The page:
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Orphan Trains

Between 1854 and 1929 the United States was engaged in an ambitious, and ultimately controversial, social experiment to rescue poor and homeless children, the Orphan Train Movement. The Orphan Trains operated prior to the federal government’s involvement in child protection and child welfare. While they operated, Orphan Trains moved approximately 200,000 children from cities like New York and Boston to the American West to be adopted. Many of these children were placed with parents who loved and cared for them; however others always felt out of place and some were even mistreated.Continue Reading »

Children’s Bureau – A Brief History & Resources

Written by Angelique Brown, MSW. The early 1900’s was a time in which the United States was attempting to change it stance on child labor and end abusive child labor practices. As more advocates started to address the issue, they recognized that the federal government was not yet fully engaged in addressing the physical or mental well-being needs of childrenContinue Reading »

National Child Labor Committee

In the late 1700′s and early 1800′s, power-driven machines began to replace hand labor for the making of most manufactured items. Factories sprung everywhere, first in England and then in the United States. The owners of these factories found a new source of labor to run their machines — children.Continue Reading »

Child Labor Reform and the U.S. Labor Movement

A timeline of child labor reformContinue Reading »

Child Labor in New York City

Written by Mary Van Kleeck, 1908. “The following brief report gives the results of a joint investigation made during the months from October, 1906, to April, 1907, into the labor of children in manufacture in tenement houses in New York City. The National Consumers’ League and the Consumers’ League of New York City, the National and New York Child Labor Committees, and the College Settlements Association co-operated in the undertaking.”Continue Reading »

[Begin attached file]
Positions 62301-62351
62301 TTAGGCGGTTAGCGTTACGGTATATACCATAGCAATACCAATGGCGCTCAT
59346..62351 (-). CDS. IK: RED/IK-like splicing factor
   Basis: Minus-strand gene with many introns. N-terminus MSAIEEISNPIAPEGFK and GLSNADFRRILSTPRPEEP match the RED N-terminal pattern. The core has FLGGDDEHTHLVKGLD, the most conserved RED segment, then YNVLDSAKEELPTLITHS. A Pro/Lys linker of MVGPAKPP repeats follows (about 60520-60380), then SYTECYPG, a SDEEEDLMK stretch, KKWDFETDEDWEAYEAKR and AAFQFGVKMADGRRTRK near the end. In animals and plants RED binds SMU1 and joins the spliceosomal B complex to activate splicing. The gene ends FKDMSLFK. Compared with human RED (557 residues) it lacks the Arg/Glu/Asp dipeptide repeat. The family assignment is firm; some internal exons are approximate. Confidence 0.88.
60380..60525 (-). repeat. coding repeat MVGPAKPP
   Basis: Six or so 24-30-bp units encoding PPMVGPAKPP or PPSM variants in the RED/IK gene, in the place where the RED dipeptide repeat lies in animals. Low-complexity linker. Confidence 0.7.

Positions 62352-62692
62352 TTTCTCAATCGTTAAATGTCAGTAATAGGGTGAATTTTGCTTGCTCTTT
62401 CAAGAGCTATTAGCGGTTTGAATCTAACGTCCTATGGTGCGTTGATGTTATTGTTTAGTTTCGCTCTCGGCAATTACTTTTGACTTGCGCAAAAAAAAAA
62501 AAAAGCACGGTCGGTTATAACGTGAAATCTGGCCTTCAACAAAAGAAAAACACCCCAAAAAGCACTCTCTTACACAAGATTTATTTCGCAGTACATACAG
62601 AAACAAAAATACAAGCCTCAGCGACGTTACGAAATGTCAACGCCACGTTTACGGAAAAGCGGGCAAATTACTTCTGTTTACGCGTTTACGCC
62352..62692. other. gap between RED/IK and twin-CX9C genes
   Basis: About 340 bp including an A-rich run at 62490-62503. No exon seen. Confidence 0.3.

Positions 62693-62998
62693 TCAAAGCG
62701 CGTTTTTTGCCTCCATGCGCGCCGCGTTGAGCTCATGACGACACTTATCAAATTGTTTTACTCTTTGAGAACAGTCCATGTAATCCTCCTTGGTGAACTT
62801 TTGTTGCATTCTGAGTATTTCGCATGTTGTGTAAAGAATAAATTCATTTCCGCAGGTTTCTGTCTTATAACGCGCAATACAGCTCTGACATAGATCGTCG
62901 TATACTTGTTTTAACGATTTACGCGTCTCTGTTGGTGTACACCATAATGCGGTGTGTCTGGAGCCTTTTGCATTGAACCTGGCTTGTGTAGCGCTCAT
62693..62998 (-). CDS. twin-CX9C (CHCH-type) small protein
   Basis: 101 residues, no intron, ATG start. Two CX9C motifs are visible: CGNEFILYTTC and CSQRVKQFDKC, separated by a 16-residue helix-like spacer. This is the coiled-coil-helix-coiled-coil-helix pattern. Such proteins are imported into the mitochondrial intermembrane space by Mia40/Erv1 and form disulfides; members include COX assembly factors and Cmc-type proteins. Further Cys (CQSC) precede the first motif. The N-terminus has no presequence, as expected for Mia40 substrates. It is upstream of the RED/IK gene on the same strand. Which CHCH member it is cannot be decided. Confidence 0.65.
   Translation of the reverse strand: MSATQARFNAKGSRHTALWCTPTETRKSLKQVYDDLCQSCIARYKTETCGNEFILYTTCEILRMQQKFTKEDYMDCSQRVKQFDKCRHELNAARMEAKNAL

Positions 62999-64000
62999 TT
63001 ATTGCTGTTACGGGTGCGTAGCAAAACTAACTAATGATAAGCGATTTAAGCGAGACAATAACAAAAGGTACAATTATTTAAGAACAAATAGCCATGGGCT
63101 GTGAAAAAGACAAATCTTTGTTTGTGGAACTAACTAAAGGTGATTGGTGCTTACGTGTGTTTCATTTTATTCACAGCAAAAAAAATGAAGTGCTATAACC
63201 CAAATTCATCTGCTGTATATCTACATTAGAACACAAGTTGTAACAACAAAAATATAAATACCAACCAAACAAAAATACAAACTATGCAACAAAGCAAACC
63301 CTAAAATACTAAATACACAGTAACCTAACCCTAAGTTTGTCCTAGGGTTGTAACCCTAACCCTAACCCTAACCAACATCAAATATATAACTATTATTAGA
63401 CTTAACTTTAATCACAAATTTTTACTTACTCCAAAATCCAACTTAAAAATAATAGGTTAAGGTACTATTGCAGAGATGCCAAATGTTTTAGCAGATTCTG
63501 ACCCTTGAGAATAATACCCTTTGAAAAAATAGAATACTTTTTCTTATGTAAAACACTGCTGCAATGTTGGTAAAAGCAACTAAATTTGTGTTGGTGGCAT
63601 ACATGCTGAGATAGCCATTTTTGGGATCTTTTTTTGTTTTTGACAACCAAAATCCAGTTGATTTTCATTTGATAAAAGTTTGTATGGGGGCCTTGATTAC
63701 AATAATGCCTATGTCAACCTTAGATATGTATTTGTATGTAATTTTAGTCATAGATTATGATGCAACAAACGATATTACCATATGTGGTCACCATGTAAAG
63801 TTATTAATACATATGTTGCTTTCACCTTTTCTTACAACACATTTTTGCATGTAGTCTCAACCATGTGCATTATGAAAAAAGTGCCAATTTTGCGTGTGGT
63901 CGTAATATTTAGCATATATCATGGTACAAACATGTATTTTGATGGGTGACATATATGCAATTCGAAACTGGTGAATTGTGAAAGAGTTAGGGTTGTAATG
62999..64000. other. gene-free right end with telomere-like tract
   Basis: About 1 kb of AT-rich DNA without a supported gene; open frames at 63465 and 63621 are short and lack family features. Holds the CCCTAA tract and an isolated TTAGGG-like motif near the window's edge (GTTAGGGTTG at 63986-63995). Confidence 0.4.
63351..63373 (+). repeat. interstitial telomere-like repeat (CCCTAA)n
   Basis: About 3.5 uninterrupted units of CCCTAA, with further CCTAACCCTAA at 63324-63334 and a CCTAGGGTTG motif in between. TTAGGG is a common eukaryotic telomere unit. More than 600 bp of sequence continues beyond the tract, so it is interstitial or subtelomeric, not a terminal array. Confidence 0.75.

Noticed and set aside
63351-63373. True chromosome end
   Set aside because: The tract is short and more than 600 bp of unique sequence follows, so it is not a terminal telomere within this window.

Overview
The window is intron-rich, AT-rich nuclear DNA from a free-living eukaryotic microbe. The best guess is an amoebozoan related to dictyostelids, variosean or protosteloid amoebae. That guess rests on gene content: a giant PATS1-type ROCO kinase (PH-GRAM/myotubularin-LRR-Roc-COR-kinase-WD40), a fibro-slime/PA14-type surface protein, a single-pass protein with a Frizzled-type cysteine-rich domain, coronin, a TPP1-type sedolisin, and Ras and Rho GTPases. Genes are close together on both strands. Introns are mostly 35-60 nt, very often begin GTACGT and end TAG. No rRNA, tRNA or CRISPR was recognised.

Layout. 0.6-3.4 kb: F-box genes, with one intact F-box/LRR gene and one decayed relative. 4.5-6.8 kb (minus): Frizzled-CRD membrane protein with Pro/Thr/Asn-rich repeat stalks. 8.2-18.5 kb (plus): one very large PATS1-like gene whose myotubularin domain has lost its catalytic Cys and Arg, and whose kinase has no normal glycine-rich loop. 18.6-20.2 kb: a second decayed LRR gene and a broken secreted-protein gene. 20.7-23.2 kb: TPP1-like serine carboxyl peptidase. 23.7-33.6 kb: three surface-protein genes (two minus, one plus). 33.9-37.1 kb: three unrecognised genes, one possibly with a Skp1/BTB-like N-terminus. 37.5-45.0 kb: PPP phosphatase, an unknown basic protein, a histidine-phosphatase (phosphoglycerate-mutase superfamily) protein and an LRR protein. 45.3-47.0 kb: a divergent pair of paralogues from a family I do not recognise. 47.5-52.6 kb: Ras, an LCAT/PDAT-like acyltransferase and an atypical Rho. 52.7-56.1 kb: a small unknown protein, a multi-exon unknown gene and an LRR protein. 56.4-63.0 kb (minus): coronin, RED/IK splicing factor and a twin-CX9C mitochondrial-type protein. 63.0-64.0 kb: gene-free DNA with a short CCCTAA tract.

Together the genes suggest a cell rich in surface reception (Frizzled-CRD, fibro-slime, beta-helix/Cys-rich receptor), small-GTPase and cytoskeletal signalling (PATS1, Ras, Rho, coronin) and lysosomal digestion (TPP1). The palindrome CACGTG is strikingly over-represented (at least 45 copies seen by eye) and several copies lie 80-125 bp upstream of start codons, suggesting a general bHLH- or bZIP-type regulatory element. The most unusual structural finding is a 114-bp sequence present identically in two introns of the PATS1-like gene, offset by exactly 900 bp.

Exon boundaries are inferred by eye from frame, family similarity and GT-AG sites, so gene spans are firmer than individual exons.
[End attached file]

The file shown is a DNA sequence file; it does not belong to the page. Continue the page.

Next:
Child Labor

“Historically, ‘child labor’ is defined as work that deprives children of their childhood, their potential and their dignity, and that is harmful to physical and mental development. However, not all work done by children should be classified as child labor. Children or adolescents’ participation in work that does not affect their health and personal development or interfere with their schooling is generally regarded as being something positive.”Continue Reading »

Steele, Carrie

Carrie Steele Logan (1829–1900) – Founder of the Carrie Steele Orphan Home in Atlanta, GAContinue Reading »

Carstens, Carl Christian

Carl Christian Carstens (April 2, 1865 – July 4, 1939): First Executive Director Child Welfare League of America. Written by Emma Octavia LundbergContinue Reading »

Children’s Bureau

Written by Kriste Lindenmeyer, Ph.D., Professor of History, University of Maryland, Baltimore County. The establishment of the U.S. Children’s Bureau in 1912 marked a high point in the effort by many Americans to improve the lives of children.Continue Reading »

Child Welfare League of America

“Formally established January 2, 1921, the Child Welfare League of America (CWLA) has been one of the most important national organizations in the history of American child welfare. The creation of the CWLA coincided with the end of the progressive era and the beginning of another: an era dedicated to establishing national policies and standards combined with developing and disseminating program materials and practices to affiliate members thereby raising the quality of child caring services throughout the nation.”Continue Reading »

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